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The Kwajalein Hourglass Wednesday, Nov. 22, 2006 5Children enjoy the playground constructed by Floyd Corder and his crew at the newly refurbished Enniburr School. (Photo by Sandy Miler) Kwajalein students participate in Pacific Teen Panel video teleconference Nov. 9 By Sandy MillerUSAKA Public Affairs Of cerIn a ceremony last week, the Enniburr School was dedicated after receiving some much-need renovations. “This school not only educates the sons and daughters of our RoiNamur employees, it is preparing our future workforce,” said Col. Stevenson Reed, USAKA commander, in his remarks during the ceremony. “The operations on RoiNamur are important to supporting the national defense of the United States and her allies, including the Republic of the Marshall Islands; a well-educated workforce is critical to this task.” “It is important for the children to have a learning environment that is good and comfortable, such as we witness today in this completed facility,” said Ebeye Mayor Johnny Lemari. “The school would still be closed if not renovated.” Lemari commended USAKA and Floyd Corder, KRS Roi-Namur Operations manager and his crew from Roi-Namur. “Without their help, we would not be here at this very important event.” Lemari encouraged the community to take an active role in maintaining the facility. Other speakers who echoed accolades included Richard Bruce, assistant secretary for administration and logistics and Juliam Riklon, KAHS principal. The Honorable Iroij Senator Michael Kabua also made the trip to Third Island for the dedication. The U.S. Paci c Command provided the $65,000 in funding to allow the renovation of the Third Island School, according to Lt. Col. Jeffrey Klein, USAKA Host Nations director. The U.S. Army’s 29th Engineering Battalion assisted in the demolition of the school, KRS Public Works designed and managed the project, Roi-Namur Operations conducted the refurbishment and the KALGOV and RMI leadership provided support. “It was truly a comprehensive team effort, demonstrating partnership and friendship between neighbors,” said Klein. The school was built by the U. S. government in the 1960s when RMI was part of the U.S. Trust Territory in the Paci c. Rebuilt by the 505th Engineering Battalion, North Carolina National Guard in 1999, the school teaches approximately 300 elementary school-age children. Enniburr School dedicated after renovation By Catlin LaytonHigh school reporterOn island, youth have many unique ways to volunteer their time. The Namo Weto Youth Center, operated by Kwajalein Range Services Child and Youth Services, is the place to discover ways to volunteer and help out the Kwajalein community. This year two juniors, Samantha Larson and Wardell Harless, chose to help out by representing Kwajalein on the Paci c Teen Panel. The goal of the Paci c Teen Panel organization is to bring youth living on U.S. military installations in the Paci c region together to discuss ideas and activities to keep youth active and involved. Fourteen youth represent seven military bases from Alaska, Hawaii, Japan and Kwajalein. The panel meets monthly and takes place through a video teleconference. The Nov. 9 meeting was hosted by the Kwajalein board. To start the conversations, every meeting begins with an opening question. This month, participants were asked “What is your favorite Christmas movie?” “This brings everyone together, and starts out the meeting on a positive note; it is something to get to know everyone better,” Larson said. Once everyone has arrived, they begin telling what events took place involving their youth. Some successful activities included dances, lock-ins, petting zoos, sports and recreational activities. Students trade ideas to get the youth more involved in positive ways. “I can use these teleconferences to get a lot of ideas form the other youth, and speaking with others really helps,” said Kelly Quinn, PTP member from Fort Shafter, Hawaii. After going over the current events, the panel planned its next meeting in December, which will focus on the Mini Youth Leadership Forums held at each of the bases. Larson and Harless will share details of the forum held in September on Roi-Namur, and have prepared a slideshow to show the members. “The leadership forum brought us all closer together. It heightened our awareness about how teamwork helps. You could visually scale how much each team’s individual trust increased in each other,” commented Harless. DeAnn Acosta, PTP leader and Child Development Specialist in Hawaii, said this program “encourages leadership and communication, and is a life skill builder.” By communicating with other youth from different parts of the world, CYS can gain ideas to improve recreational life, volunteerism within the community, and create a more positive atmosphere for the youth on island.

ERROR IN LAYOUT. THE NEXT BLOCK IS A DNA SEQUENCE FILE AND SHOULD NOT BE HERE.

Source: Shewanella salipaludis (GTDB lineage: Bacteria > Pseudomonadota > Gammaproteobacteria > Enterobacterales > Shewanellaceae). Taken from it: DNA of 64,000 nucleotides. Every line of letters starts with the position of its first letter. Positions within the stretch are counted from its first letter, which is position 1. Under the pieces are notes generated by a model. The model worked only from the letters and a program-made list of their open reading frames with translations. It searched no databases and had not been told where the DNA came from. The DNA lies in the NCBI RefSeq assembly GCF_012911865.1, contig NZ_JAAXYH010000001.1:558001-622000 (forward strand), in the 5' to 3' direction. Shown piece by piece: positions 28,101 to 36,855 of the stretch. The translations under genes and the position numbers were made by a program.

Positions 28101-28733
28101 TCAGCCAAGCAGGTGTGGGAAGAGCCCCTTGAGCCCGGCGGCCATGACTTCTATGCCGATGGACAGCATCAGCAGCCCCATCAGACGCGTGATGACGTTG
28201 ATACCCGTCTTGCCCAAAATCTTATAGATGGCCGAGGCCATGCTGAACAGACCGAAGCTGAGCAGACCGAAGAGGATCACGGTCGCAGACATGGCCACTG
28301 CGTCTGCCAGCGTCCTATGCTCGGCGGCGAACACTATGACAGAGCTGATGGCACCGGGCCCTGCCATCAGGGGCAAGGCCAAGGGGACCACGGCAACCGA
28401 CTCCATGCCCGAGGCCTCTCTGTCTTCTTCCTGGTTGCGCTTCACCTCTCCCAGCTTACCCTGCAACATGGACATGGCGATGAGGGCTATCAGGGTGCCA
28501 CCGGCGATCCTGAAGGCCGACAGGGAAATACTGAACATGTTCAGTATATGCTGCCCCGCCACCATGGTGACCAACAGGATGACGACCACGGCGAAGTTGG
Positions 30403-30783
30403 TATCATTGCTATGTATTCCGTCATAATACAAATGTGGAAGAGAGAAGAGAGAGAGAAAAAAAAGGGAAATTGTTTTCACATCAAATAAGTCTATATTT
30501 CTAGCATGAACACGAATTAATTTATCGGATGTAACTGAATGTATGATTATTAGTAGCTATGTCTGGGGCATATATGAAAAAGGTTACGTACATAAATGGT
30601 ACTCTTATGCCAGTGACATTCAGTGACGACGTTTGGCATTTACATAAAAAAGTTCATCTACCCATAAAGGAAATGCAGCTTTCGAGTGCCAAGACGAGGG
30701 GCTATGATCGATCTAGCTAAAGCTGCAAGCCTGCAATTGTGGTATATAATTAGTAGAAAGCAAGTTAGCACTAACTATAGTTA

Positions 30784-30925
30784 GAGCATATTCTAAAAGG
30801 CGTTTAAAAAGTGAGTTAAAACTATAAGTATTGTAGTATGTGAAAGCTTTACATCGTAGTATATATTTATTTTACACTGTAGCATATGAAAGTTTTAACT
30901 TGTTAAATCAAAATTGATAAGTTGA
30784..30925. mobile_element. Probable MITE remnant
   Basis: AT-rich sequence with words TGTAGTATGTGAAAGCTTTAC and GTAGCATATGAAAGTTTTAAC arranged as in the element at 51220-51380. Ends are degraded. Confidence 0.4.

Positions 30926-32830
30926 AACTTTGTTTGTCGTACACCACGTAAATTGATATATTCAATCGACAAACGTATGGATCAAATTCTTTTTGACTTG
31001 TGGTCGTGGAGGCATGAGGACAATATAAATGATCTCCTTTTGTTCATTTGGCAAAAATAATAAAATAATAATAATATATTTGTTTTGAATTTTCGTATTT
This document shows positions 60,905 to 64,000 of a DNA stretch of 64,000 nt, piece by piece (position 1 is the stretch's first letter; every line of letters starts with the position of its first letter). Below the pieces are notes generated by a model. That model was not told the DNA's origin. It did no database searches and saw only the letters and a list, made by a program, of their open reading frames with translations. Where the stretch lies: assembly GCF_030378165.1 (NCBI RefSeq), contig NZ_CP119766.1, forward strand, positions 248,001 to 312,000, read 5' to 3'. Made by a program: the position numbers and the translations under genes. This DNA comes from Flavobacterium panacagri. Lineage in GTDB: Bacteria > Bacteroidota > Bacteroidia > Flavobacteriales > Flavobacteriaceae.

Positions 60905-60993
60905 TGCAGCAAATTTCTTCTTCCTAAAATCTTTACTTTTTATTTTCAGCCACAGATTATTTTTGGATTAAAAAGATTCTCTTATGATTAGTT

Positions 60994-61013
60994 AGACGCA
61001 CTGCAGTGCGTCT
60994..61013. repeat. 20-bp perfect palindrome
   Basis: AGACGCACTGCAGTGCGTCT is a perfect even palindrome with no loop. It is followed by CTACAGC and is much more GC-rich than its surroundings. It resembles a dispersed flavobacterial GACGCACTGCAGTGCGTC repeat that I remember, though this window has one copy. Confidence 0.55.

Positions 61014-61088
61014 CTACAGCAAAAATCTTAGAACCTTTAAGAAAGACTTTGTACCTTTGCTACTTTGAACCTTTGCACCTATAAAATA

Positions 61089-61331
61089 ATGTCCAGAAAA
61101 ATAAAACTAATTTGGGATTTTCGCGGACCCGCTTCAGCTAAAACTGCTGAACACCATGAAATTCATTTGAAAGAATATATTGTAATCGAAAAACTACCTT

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Wednesday, Nov. 22, 2006 The Kwajalein Hourglass 6 Be sure all classi ed documents and of ces containing classi ed materials are secure. Practice good OPSEC. LETTER, from Page 2American Cancer Society urges all smokers to quitTaking Care Kwajalein Community Activities Beaches Emon........................................ Buddy system All other beaches.....Buddy system at all times Bowling Center .......................................Closed CRC/Raquetball Courts ................8 a.m.-1 p.m. Gear Locker ............................................Closed Golf Course .......................... .Sunrise to sunset Golf Pro Shop ................ 6:30 a.m. 12:30 p.m. Driving Range......................................... Closed Hobby Shop ........................................... Closed Ivey Gym.......................................8 a.m.-1 p.m. Kayak Shack ..........................................Closed Pools Adult ..................... ..Buddy system at all times Family .........................................10 a.m.-noon Skate Park...............................................Closed Small Boat Marina ........................8 a.m.-1 p.m. ARC ............................................11 a.m.-11 p.m. Library......................................................Closed Food Services Sunrise Bakery................................7 a.m.-noon Caf Paci c Breakfast.................................... Normal hours Dinner................................... 11 a.m.-6:30 p.m. Three Palms Snack Bar..............10 a.m.-8 p.m. Merchandising Macy’s and Macy’s West.........................Closed Surfway....................................................Closed Ten-Ten.........................................10 a.m.-2 p.m Beauty/Barber ........................................Closed Yuk Club..................................................Closed Ocean View Club..........................Normal hours Post Of ce...............................................Closed Retail Of ce.............................................Closed DVD Depot.................................. 11 a.m.-7 p.m. Continental Travel Agency ......................Closed Country Club................................. 7 a.m.-2 p.m. Community Bank.....................................Closed Roi-Namur Gimbel’s ..................................................Closed Post Of ce................. .............................Closed Hobby Shop.............................................Closed Library......................................................Closed Gear Locker ..............................Closed (on call) Small Boat Marina.........................8 a.m.-6 p.m. Gym...........................................................Open Golf course.............................Sunrise to sunsetThanksgiving Day (Friday) hours of operationIf you smoke, the American Cancer Society can help you kick the habit. And there are many ways for you to double your odds of succeeding. It starts with planning your quit attempt. Why not give up cigarettes for the day? Maybe forever? Research shows smokers are most successful in kicking the habit when they have some means of support, such as nicotine replacement products, counseling, prescription medicine to lessen cravings, guide books, and the encouragement of friends and family members. Despite that, only about one in seven current smokers report having tried any of By Amanda Curtis, RN and Inge LeBlanc, RN, CCRN, Kwajalein Hospitalthe recommended therapies during his or her last quit attempt. Smokers often say, “Don’t tell me why to quit, tell me how.” There is no one right way to quit, but there are some key elements in quitting smoking successfully. According to the American Cancer Society, these four steps are crucial: 1. Make the decision to quit. 2. Set a quit date, and choose a quit plan. 3. Manage withdrawal. 4. Stay quit (maintain success). The American Cancer Society Web site has more information on the latest nicotine-replacement products and cessation strategies, available at www.cancer.org a republican. Is it intolerant for the democrat to tell the republican why he believes as he does? Certainly it is wrong to coerce or threaten, but discussing—or even challenging—someone’s conclusion is healthy social interaction. Of course it should be done without belittling or name-calling. As thinking people, we must evaluate the differing worldviews and religions that compete for our loyalty. Giving equal validity to any and all beliefs is inconceivable. To do so places the ideology of the suicide bomber on the same level as the ideology of Mahatma Ghandi. One important way we sort out these divergent ideologies is through discussion. Discussion without coercion—that is tolerance in action. De nition of tolerate: 1. Allow the existence or occurrence of (something that one dislikes or disagrees with) without interference. 2. Endure (someone or something unpleasant) with forbearance. Thank you. A LUNCHEON HONORING NATIVE AMERICAN HERITAGE MONTH WILL BE HELD AT 11:30 A.M., NOV. 29, AT THE YUK CLUB. TICKETS ARE $9. TO PURCHASE TICKETS IN ADVANCE, CALL ANNE GREENE, 55033. N a t i v e A m e r i c a n Native American H e r i t a g e M o n t h Heritage Month— Ernie Long